Originally published Sunday, July 16, 2017 at 06:01a.m.
Dear Annie: I have never seen a question like this in your column, but here goes. My Sunday school class mostly consists of senior adults. My best friend of 30 years, “Trisha,” is in the class. My neighbor “Jamie,” who is definitely not my friend, is also in the class. Jamie is very critical — not just of me, though mostly of me. If I venture a thought, she feels free to verbally attack me. If Trisha and I are talking quietly and privately, Jamie horns in and gives me her opinion on how I am wrong. Needless to say, I am so tired of it. The Sunday school teacher, “John,” is aware of it but says that if he were to correct her, it would be as bad as what she does. He thinks she may have a bit of dementia. But I have known her for years, and she has always been this way. Everyone in the class is aware of it.
To compound the problem, John and I are in love. He wants to tell the class that we are dating, but I feel that Jamie would cause a horrible scene, because I get the sense that she has a crush on him. I think that’s the source of a lot of her anger toward me. If it were not for our relationship, I would leave the class, even though I love the class. I am sure she wouldn’t leave. I’m at my wits’ end trying to maintain a Christian attitude. I feel that when we announce our wedding plans, she is going to get really nasty. — Exhausted by a Woman With a Jezebel Spirit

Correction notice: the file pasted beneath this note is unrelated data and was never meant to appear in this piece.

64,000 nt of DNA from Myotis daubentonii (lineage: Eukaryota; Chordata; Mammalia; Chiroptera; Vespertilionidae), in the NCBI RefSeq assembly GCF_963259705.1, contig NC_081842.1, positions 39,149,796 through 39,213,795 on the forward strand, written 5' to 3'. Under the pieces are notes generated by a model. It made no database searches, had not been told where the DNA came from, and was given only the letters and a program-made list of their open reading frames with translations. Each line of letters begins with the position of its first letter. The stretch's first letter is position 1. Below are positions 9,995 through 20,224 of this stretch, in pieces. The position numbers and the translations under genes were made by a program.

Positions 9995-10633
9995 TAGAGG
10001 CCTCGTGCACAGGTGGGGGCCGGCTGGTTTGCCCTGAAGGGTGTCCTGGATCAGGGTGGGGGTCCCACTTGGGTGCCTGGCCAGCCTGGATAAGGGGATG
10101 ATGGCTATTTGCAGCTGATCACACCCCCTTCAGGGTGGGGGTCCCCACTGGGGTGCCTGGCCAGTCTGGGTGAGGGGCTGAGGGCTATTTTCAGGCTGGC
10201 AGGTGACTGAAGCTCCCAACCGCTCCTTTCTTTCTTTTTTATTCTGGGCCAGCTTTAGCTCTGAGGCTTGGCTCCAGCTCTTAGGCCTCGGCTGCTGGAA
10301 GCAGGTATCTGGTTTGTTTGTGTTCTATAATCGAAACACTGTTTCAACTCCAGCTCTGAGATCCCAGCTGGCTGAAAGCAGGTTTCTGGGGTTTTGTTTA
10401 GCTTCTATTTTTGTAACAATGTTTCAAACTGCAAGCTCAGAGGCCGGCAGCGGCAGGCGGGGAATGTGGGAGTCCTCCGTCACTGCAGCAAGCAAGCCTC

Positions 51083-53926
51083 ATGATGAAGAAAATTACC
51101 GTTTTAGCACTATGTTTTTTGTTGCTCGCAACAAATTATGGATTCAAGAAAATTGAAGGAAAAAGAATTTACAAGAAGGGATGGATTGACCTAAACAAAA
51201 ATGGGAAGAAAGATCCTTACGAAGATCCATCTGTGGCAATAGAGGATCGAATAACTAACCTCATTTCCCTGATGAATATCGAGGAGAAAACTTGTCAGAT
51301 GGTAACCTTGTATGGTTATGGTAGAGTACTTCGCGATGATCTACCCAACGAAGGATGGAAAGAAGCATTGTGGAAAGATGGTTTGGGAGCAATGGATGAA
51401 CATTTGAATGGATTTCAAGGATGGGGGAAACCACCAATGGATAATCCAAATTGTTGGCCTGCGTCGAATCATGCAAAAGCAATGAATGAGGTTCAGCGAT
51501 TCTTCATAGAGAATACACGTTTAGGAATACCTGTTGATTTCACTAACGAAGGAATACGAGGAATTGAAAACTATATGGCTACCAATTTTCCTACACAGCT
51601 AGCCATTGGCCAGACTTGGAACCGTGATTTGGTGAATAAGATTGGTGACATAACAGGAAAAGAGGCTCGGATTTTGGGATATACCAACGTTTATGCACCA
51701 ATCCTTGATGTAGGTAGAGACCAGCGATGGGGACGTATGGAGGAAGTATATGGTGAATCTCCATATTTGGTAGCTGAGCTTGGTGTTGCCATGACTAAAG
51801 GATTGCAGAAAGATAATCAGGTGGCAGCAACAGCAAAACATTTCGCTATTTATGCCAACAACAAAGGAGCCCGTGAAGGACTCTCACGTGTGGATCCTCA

Dear Exhausted by a Jezebel: This sounds more like a high-school class of temperamental teenagers than a Sunday school class of fully grown adults. Clearly, something is lacking in Jamie’s life if she feels the need to try to put you down to build herself up. She deserves your pity, not your disdain.
Let John announce your relationship (and marriage, if that’s truly in the works). The chips will fall where they may. Jamie will run her mouth until it gets tired. But she’s already doing that, so what have you got to lose?
Dear Annie: Why do so many churchgoers sit at the end of the pew instead of moving in to make room for others? It is difficult to climb over them to get to the empty seats in the middle. I am mystified as to what is so special about the end seats. Besides creating a falling/tripping hazard, these end-seaters often look perturbed when anyone wants to enter “their” pew. This seems to be a common phenomenon in all churches we have attended. — Mystified
Dear Mystified: The only good excuse I can think of for this behavior is a medical issue that could make an easy exit necessary. True, that’s probably not the case for each of these people, but you never know. I’m printing your letter on a Sunday in hopes that any pew-hoggers reading might think twice at today’s service and scoot on in.
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